“People have been denied essential services because of their identities. Back during the days of segregation, there were world-renowned jazz musicians that died because they were injured, they went to a hospital, and the hospital didn’t serve black people. In theory, you could use boycotts or really targeted campaigns to stop it but in practice, we haven’t really seen that work which is why I think we should have protections enshrined in law,” Pailoor said. He then called for a fact check on the status of legal protections of LGTBQIA people in the state of Georgia. Currently, there are none.

YD argued that the bill promoted homophobia and, similar to YDSA, was strongly opposed to refusing services on religious belief. CR chose to side with Governor Deal and claimed the bill was unnecessary. The group was in favor of a person or business’ right to refuse a customer based on religious belief with the “gay wedding cake” as the example. YAL was also against the bill, and was in favor of a person or business’ right to refuse a “customized good” as opposed to an essential good.

Private Prisons

All groups were against private prisons because of their cost-ineffectiveness and “immoral” nature. A debate broke out over whether or not prison labor is akin to modern-day slave labor. YDSA and CD argued that it was, as they are paid pennies on the dollar, and in one state, not at all. CR and YAL claimed that prison labor was not the same as the atrocities of slavery. While there was a general consensus on all parties being against private prisons, no consensus was reached over the morality of prison labor.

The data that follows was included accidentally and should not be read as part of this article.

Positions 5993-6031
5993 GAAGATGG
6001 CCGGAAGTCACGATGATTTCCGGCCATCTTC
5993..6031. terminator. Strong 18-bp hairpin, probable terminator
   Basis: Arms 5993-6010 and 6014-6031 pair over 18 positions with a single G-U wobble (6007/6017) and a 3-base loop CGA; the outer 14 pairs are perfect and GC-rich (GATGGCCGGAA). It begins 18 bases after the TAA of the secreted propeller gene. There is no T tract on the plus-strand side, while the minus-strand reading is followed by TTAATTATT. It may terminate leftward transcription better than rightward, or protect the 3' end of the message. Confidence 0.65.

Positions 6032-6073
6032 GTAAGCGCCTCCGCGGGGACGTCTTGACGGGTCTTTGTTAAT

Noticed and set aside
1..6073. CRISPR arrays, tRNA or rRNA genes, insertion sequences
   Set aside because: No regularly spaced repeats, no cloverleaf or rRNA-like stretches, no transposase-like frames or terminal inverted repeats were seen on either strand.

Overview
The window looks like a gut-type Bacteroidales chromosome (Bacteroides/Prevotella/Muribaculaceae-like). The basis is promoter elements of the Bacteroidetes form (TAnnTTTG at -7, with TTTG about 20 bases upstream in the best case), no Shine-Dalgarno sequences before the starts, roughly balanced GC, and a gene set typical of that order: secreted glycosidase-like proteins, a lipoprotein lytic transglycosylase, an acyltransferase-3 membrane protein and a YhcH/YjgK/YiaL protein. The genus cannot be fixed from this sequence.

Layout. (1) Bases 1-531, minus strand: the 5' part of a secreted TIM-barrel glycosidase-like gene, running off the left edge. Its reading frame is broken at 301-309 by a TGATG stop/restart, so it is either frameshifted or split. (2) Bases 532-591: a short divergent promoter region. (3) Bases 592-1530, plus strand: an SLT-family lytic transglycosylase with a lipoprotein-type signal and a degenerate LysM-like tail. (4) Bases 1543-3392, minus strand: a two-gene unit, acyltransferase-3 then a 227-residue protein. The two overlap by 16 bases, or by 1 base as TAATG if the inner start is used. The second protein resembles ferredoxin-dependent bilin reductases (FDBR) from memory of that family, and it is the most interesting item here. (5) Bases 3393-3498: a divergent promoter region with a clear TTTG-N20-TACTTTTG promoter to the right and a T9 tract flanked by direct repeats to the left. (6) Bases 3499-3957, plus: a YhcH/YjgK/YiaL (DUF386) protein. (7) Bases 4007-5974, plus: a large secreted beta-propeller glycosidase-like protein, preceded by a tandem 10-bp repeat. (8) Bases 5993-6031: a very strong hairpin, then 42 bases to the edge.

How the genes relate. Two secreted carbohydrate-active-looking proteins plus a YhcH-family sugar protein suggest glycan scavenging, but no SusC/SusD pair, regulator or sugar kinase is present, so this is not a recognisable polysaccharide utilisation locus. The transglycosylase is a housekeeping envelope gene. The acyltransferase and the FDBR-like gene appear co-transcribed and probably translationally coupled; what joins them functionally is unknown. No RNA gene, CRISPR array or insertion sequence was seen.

The Heartbeat Bill

The topic of abortion incited heated debate over, not only whether or not it should be legal, but when exactly life begins. CR stated abortion is morally wrong and life begins at conception.

“The Democratic Party’s position on abortion is that abortion should be quote ‘Safe, Legal, and Rare.’ Why rare?” Eleswarpu asked. “If abortion isn’t morally wrong why should it be rare? That statement acknowledges that abortion is not some regular healthcare procedure and acknowledges that the living thing is an unborn child that has value.”

YAL argued that life begins at conception and abortion should be totally illegal. YAL also declared that Roe vs. Wade should be overturned and the decision of whether or not abortion should be legal should fall on the responsibility of state governments.

YDSA replied that abstinence-only sex education Georgia needs to end, and that proper sex education to be a requirement. The group brought up that abortion is a woman’s choice and should, therefore, be legal and covered by Medicare for all.

CD responded that Georgians need safe-sex education and concluded that abortion should be legal.


The Technique touched base with moderator Shekinah Hall (undergrad PUBP). “[I] think the debate went really well. We definitely touched on some controversial issues, in that people had different opinions on social issues and economic issues … We wanted to do that because college is a time to really explore our differences in a respectful way, and understand where the opposite side is coming from. We were glad to provide a platform for everyone’s ideas and to let people come and share.”
Registration to vote in Georgia closes on Oct 7. Readers can find a blank voter registration form on page nine in the Life section.

Editor’s Note:
An earlier version of this story did not include correct sponsorship information for the Wreck the Vote debate. The article has since been corrected.